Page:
When it comes to virtual plumbers, PlayStation has forever been in the shadow of Nintendo and a certain big-boned Italian. Yet for one glorious moment in late 2003, PS2 was treated to a toilet jockey who could not only rub shoulders with Mario, but who’d happily kickstart a bloody Mushroom King coup. Meet Chris Stone and Freedom Fighters – a badass resistance leader in an equally badass squad shooter.
Now, a swift look at IO Interactive’s CV will quickly reveal a résumé heavily focused on chrome dome contract killing. Any output from the Danish dev that doesn’t revolve around Agent 47 has usually been a bit, well... bobbins. It’s at this point the prosecution would kindly point the jury towards Kane & Lynch. But when the studio partnered with EA on an alternate reality, squad-based shooter, all that changed.
Set in a world in which the Soviet Union won World War II by dropping an A-bomb on Berlin, the game opens with dastardly Ruskie forces invading New York. Within the space of five minutes, you’re whisked away from unclogging crappers on a routine plumbing job to start ducking for cover, as shots ring out on the streets of Manhattan and dozens of New Yorkers scurry past in terror. As a way of contrasting the banal with the bombastic, it’s a superb opening statement full of intent.
Originally envisioned as a quasi-turn-based strategy, IO thankfully saw sense and used its Glacier Engine to develop a third-person blaster focusing on hefty shooting. Much may be made of the impact Resident Evil 4’s brilliant gunplay had on the industry, but Freedom Fighters was proudly rocking a competent over-the-shoulder aiming system a full year before Leon S Kennedy’s Spanish horror show.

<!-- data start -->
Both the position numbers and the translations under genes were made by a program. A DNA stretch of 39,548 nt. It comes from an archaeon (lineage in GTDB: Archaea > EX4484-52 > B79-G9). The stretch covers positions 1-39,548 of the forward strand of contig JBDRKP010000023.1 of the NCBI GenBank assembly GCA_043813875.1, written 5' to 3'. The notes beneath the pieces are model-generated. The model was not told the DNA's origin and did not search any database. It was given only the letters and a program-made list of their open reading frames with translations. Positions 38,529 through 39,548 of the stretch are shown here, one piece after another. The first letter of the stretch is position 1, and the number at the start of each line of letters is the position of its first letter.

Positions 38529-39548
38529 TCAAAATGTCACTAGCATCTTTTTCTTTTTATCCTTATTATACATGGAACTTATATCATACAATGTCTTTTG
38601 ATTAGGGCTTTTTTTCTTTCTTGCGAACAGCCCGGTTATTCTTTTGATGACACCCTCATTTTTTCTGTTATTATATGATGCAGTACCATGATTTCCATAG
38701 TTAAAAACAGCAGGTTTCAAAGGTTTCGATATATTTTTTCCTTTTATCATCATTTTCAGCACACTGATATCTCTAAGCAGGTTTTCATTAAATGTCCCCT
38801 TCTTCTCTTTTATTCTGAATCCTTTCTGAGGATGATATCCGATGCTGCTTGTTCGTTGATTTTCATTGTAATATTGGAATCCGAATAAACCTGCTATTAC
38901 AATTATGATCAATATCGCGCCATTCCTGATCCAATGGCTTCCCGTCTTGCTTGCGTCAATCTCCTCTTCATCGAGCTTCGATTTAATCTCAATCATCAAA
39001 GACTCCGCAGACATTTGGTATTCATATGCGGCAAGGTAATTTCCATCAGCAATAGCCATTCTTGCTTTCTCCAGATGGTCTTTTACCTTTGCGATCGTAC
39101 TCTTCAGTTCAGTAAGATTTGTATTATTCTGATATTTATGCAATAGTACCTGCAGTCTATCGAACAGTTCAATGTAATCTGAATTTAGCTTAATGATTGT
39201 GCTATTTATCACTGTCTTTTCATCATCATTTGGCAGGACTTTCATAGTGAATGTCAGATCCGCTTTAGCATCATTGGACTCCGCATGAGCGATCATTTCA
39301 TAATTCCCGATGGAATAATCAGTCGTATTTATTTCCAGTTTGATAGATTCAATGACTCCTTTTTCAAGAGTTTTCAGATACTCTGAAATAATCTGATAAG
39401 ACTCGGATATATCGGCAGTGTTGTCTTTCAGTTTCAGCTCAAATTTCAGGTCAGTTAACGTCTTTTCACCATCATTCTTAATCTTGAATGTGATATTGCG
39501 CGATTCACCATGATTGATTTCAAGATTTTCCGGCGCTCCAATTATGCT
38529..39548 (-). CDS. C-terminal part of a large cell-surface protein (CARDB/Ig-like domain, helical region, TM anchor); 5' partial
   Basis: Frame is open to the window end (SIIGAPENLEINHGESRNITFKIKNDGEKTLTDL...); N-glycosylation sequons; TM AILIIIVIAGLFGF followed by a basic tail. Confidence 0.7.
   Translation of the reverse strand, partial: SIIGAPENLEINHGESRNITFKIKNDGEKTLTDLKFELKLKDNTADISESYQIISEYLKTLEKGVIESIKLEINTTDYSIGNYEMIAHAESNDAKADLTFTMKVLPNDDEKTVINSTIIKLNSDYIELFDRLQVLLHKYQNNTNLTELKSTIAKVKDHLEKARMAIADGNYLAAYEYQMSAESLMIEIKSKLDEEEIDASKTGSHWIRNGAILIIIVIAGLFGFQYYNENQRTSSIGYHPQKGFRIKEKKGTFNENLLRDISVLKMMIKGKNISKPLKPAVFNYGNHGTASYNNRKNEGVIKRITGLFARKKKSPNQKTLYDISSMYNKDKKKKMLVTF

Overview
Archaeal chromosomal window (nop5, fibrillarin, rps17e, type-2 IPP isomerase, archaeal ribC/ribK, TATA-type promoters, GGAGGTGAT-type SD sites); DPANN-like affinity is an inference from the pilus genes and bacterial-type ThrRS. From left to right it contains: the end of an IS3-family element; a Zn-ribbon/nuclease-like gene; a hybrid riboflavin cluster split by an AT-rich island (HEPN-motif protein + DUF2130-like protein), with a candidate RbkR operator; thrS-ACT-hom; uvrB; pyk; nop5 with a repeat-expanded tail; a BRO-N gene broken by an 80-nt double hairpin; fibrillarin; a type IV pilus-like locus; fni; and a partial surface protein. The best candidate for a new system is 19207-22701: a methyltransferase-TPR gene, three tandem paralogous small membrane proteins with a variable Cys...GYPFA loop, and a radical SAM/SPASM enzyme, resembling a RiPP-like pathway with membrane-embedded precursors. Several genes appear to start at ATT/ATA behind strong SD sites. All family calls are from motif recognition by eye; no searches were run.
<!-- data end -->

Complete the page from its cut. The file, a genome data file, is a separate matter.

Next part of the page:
It’s unlikely, of course, that Freedom Fighters would still stoke those nostalgic fires so fiercely if it was just a solid early noughties shooter – no offence, Conflict: Desert Storm II. As Chris evolves from plunger ninja to the Freedom Phantom, he learns to lead a ragtag bunch of civilian-turned-guerrilla-warriors. Commanding troops to attack Soviet forces or provide cover-fire is both elegant and effective – this in an era when most console shooters were terrified of tactics.
Freedom Fighters proved the studio could also pace a more structured adventure than Hitman with great assurance. With different seasons shifting from baking Big Apple afternoons to frigid firefights in Times Square, there’s a real sense of time elapsed. And once you storm Governors Island in a swirling blizzard, the thumping strings of Jesper Kyd’s score fuelling your efforts to liberate New York, it’s hard not to be taken in by the spectacle.
Sadly, Freedom Fighters sold like diamond-studded tiaras at an anti-gentrification rally, with Chris and his rebellion shifting just over half a million copies on PS2 worldwide. IO had planned a sequel, but it was shelved to focus on Kane & Lynch (boo!), then later Hitman: Blood Money and Absolution. With seemingly little hope of a Freedom Fighters 2, we’d settle for the excellent original finding a spruced-up home on PS4 to join the ever-growing ranks of emulated PS2 hits. C’mon Sony and IO, don’t let the resistance be futile.
This article originally appeared in Official PlayStation Magazine. For more great PlayStation coverage, you can subscribe here.